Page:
The next morning, I hopped in the truck and made tracks for Midland. There are three elevators in town, a big concrete structure now owned by Dakota Mill & Grain. Down the tracks there are a number of grain bins and right in town, there is an ancient wooden elevator that no longer appears to be operating.
Kathy had given me some ideas on other places in the area to photograph. After the sun got a bit higher in the sky, I headed down Bad River Road, towards Capa and Van Metre. Along the way, handmade signs indicating the presence of a historical Indian trail popped up along the fence line.
Before reaching Capa proper, this old homestead stands proud along a weedy reservoir. The remains of a toothpaste display sit in the living room, showing that perhaps this building was also used as a store. Capa itself consists of a church where the front and back wall still stand, but the roof and center has collapsed. The school and several houses surrounding it are mostly locked up. I was working my way through the field and making pictures in the backyard of the most central house, when I noticed that the electric meter on one house was actually spinning! The front door was open, and I could hear a fan blowing. Later I learned that this is the last remaining resident of Capa. I probably should have knocked on his door and made friendly conversation, but I had miles to go before finishing this particular assignment.
A bit further down the road is the leaning remains of the Capa Hotel, which was distinguished by a small hot spring and spa in the back. This area was well-known for its hot springs, as evidenced by the Inn at Midland, which also advertises Hot Baths. The structure was a bit too decrepit to go into, but picturesque nonetheless.
After leaving Capa, I moseying further eastward. A couple of the bridges on Bad River Road are quite sketchy, but solid. The road almost peters out in a couple of places, even though the GPS indicates a through path. I never did find Van Metre, although I did find this ranch on Van Metre Rd.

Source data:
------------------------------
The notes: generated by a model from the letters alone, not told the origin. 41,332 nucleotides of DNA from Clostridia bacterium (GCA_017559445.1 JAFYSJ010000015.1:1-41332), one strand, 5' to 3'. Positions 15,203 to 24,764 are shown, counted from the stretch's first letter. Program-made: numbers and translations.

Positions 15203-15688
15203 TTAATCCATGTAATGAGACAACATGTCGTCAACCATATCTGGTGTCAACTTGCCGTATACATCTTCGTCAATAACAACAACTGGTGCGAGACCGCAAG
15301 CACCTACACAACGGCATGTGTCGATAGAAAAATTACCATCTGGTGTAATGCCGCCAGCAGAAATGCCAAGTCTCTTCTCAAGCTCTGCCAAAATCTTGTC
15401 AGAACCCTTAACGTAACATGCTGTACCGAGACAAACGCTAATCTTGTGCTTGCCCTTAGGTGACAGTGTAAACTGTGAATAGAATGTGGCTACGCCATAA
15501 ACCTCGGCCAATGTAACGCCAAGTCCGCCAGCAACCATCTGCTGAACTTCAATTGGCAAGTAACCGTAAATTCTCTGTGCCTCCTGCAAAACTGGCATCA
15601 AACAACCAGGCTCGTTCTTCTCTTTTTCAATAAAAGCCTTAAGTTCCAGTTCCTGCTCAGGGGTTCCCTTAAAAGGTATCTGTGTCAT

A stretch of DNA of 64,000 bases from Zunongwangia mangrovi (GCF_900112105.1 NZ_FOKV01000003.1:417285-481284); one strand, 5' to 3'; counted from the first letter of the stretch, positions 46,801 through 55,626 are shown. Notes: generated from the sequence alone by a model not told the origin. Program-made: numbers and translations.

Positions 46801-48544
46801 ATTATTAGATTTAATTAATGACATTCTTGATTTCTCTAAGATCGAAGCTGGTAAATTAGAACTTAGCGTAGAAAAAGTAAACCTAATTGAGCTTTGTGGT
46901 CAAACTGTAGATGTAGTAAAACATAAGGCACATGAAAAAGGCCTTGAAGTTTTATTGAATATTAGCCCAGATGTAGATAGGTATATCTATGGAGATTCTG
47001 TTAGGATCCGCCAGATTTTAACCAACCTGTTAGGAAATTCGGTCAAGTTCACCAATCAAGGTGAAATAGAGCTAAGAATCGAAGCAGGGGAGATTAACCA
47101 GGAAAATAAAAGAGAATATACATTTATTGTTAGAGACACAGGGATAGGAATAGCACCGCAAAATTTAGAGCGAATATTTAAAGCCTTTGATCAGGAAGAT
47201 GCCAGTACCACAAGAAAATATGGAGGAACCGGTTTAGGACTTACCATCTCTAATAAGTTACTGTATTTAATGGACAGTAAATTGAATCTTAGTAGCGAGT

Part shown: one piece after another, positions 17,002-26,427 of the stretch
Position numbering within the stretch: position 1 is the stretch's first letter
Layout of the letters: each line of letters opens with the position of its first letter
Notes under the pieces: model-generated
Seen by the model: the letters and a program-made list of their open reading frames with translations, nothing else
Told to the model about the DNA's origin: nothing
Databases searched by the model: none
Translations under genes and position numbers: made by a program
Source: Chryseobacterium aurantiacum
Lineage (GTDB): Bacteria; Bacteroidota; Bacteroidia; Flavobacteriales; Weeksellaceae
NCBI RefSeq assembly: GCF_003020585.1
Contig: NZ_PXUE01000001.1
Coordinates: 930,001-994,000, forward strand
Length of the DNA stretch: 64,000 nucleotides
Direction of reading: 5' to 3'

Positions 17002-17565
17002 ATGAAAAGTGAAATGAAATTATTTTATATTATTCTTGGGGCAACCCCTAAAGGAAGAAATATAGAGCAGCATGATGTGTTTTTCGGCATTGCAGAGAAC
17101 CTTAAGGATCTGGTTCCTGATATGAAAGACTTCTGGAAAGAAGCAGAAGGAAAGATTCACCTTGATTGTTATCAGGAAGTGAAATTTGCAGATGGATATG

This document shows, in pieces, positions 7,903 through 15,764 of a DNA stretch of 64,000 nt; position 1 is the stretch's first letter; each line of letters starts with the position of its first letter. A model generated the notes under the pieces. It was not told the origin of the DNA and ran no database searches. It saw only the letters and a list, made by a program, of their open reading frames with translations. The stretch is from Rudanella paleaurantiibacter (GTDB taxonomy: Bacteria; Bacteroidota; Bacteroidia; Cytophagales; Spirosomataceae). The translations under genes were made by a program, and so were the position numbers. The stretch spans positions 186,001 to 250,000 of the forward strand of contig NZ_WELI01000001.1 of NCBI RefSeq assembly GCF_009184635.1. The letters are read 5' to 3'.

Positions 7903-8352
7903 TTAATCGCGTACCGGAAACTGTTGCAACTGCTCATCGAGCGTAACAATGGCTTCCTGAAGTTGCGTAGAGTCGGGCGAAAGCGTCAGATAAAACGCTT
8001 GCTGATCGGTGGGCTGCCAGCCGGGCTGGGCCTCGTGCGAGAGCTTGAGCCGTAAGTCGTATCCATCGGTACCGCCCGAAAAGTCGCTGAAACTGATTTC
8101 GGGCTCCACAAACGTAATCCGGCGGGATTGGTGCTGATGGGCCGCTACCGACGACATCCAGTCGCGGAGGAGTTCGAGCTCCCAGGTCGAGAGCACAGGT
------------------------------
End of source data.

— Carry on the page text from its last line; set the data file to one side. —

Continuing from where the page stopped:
Eventually I came out on a main North/South route and headed South towards Murdo and I-90. Along the way, I came up on a combine moving slowly along the road, headed towards the next field. He graciously pulled over to allow me to pass. A mile or two later, I spotted some magnificent sunflower fields, and had to stop to make photographs of the sunflowers.
This crop is catching on in the Dakotas, and South Dakota has been the top sunflower-producing state in the US three years running. While I was shooting, the combine caught up to me and passed. Back on the road, I waited patiently for an opportunity to pass. Luckily for me, he turned off on a field road not too far down the highway.
After twenty miles slow miles, the road jogs into Murdo, where I joined the interstate, and headed for home. A journey well worth taking. I feel as if I didn't cover all of the photographic possibilities, and one of these days plan to head back to the prairie for another go. If you'd like to see the rest of the pictures, click here for the full gallery.
This is the general area covered -- from Midland to Capa to Murdo, SD.